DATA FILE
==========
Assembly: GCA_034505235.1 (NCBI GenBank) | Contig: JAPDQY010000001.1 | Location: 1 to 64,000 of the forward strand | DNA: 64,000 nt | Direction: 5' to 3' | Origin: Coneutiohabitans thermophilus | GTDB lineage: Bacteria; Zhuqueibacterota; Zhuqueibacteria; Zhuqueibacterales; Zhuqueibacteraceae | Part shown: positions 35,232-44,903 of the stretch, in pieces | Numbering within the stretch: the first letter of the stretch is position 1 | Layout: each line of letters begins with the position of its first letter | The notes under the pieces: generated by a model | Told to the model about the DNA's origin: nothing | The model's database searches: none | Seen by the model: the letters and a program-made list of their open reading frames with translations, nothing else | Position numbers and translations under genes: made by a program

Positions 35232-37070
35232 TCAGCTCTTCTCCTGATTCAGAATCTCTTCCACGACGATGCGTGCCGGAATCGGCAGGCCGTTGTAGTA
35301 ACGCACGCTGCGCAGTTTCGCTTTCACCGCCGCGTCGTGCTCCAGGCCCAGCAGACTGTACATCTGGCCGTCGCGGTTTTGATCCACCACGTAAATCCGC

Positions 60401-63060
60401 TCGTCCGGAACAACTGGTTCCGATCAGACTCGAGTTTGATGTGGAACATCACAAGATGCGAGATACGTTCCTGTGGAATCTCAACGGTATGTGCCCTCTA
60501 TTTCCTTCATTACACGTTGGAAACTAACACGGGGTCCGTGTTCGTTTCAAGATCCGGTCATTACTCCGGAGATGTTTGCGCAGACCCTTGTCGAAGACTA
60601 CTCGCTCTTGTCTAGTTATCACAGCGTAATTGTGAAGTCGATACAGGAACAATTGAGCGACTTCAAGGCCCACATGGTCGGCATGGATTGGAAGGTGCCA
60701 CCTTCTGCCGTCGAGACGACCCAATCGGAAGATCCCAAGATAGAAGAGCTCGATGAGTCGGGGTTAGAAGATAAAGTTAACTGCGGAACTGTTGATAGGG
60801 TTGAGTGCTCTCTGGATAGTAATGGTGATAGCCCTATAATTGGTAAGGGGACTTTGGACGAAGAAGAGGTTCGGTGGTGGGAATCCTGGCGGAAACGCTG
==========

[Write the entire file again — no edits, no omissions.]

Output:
Assembly: GCA_034505235.1 (NCBI GenBank) | Contig: JAPDQY010000001.1 | Location: 1 to 64,000 of the forward strand | DNA: 64,000 nt | Direction: 5' to 3' | Origin: Coneutiohabitans thermophilus | GTDB lineage: Bacteria; Zhuqueibacterota; Zhuqueibacteria; Zhuqueibacterales; Zhuqueibacteraceae | Part shown: positions 35,232-44,903 of the stretch, in pieces | Numbering within the stretch: the first letter of the stretch is position 1 | Layout: each line of letters begins with the position of its first letter | The notes under the pieces: generated by a model | Told to the model about the DNA's origin: nothing | The model's database searches: none | Seen by the model: the letters and a program-made list of their open reading frames with translations, nothing else | Position numbers and translations under genes: made by a program

Positions 35232-37070
35232 TCAGCTCTTCTCCTGATTCAGAATCTCTTCCACGACGATGCGTGCCGGAATCGGCAGGCCGTTGTAGTA
35301 ACGCACGCTGCGCAGTTTCGCTTTCACCGCCGCGTCGTGCTCCAGGCCCAGCAGACTGTACATCTGGCCGTCGCGGTTTTGATCCACCACGTAAATCCGC

Positions 60401-63060
60401 TCGTCCGGAACAACTGGTTCCGATCAGACTCGAGTTTGATGTGGAACATCACAAGATGCGAGATACGTTCCTGTGGAATCTCAACGGTATGTGCCCTCTA
60501 TTTCCTTCATTACACGTTGGAAACTAACACGGGGTCCGTGTTCGTTTCAAGATCCGGTCATTACTCCGGAGATGTTTGCGCAGACCCTTGTCGAAGACTA
60601 CTCGCTCTTGTCTAGTTATCACAGCGTAATTGTGAAGTCGATACAGGAACAATTGAGCGACTTCAAGGCCCACATGGTCGGCATGGATTGGAAGGTGCCA
60701 CCTTCTGCCGTCGAGACGACCCAATCGGAAGATCCCAAGATAGAAGAGCTCGATGAGTCGGGGTTAGAAGATAAAGTTAACTGCGGAACTGTTGATAGGG
60801 TTGAGTGCTCTCTGGATAGTAATGGTGATAGCCCTATAATTGGTAAGGGGACTTTGGACGAAGAAGAGGTTCGGTGGTGGGAATCCTGGCGGAAACGCTG